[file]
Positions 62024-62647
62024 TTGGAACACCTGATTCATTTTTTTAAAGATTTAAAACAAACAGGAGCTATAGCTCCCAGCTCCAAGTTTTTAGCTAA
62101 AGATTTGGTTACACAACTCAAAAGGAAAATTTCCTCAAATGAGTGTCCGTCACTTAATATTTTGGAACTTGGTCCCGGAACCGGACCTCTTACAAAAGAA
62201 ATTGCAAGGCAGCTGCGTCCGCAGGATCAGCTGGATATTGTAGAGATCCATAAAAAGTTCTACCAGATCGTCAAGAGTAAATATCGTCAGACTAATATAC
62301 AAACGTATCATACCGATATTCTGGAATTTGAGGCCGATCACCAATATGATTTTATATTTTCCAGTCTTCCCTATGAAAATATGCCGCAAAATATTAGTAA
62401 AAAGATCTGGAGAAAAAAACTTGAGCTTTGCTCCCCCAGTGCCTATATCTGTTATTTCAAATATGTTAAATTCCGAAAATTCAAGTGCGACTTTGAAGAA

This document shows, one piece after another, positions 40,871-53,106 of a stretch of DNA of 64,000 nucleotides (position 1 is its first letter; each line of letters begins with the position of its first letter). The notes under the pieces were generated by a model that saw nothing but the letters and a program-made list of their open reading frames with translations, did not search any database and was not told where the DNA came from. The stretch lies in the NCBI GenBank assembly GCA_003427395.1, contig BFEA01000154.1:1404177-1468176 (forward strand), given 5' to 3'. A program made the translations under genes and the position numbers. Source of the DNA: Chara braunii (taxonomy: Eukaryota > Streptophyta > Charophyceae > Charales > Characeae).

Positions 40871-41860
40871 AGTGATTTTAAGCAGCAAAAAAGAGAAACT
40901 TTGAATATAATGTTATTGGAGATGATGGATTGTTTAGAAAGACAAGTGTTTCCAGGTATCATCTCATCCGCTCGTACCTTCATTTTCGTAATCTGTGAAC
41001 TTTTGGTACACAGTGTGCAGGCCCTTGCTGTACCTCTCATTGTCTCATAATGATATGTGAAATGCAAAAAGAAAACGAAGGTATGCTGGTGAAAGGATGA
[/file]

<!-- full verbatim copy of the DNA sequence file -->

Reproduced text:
Positions 62024-62647
62024 TTGGAACACCTGATTCATTTTTTTAAAGATTTAAAACAAACAGGAGCTATAGCTCCCAGCTCCAAGTTTTTAGCTAA
62101 AGATTTGGTTACACAACTCAAAAGGAAAATTTCCTCAAATGAGTGTCCGTCACTTAATATTTTGGAACTTGGTCCCGGAACCGGACCTCTTACAAAAGAA
62201 ATTGCAAGGCAGCTGCGTCCGCAGGATCAGCTGGATATTGTAGAGATCCATAAAAAGTTCTACCAGATCGTCAAGAGTAAATATCGTCAGACTAATATAC
62301 AAACGTATCATACCGATATTCTGGAATTTGAGGCCGATCACCAATATGATTTTATATTTTCCAGTCTTCCCTATGAAAATATGCCGCAAAATATTAGTAA
62401 AAAGATCTGGAGAAAAAAACTTGAGCTTTGCTCCCCCAGTGCCTATATCTGTTATTTCAAATATGTTAAATTCCGAAAATTCAAGTGCGACTTTGAAGAA

This document shows, one piece after another, positions 40,871-53,106 of a stretch of DNA of 64,000 nucleotides (position 1 is its first letter; each line of letters begins with the position of its first letter). The notes under the pieces were generated by a model that saw nothing but the letters and a program-made list of their open reading frames with translations, did not search any database and was not told where the DNA came from. The stretch lies in the NCBI GenBank assembly GCA_003427395.1, contig BFEA01000154.1:1404177-1468176 (forward strand), given 5' to 3'. A program made the translations under genes and the position numbers. Source of the DNA: Chara braunii (taxonomy: Eukaryota > Streptophyta > Charophyceae > Charales > Characeae).

Positions 40871-41860
40871 AGTGATTTTAAGCAGCAAAAAAGAGAAACT
40901 TTGAATATAATGTTATTGGAGATGATGGATTGTTTAGAAAGACAAGTGTTTCCAGGTATCATCTCATCCGCTCGTACCTTCATTTTCGTAATCTGTGAAC
41001 TTTTGGTACACAGTGTGCAGGCCCTTGCTGTACCTCTCATTGTCTCATAATGATATGTGAAATGCAAAAAGAAAACGAAGGTATGCTGGTGAAAGGATGA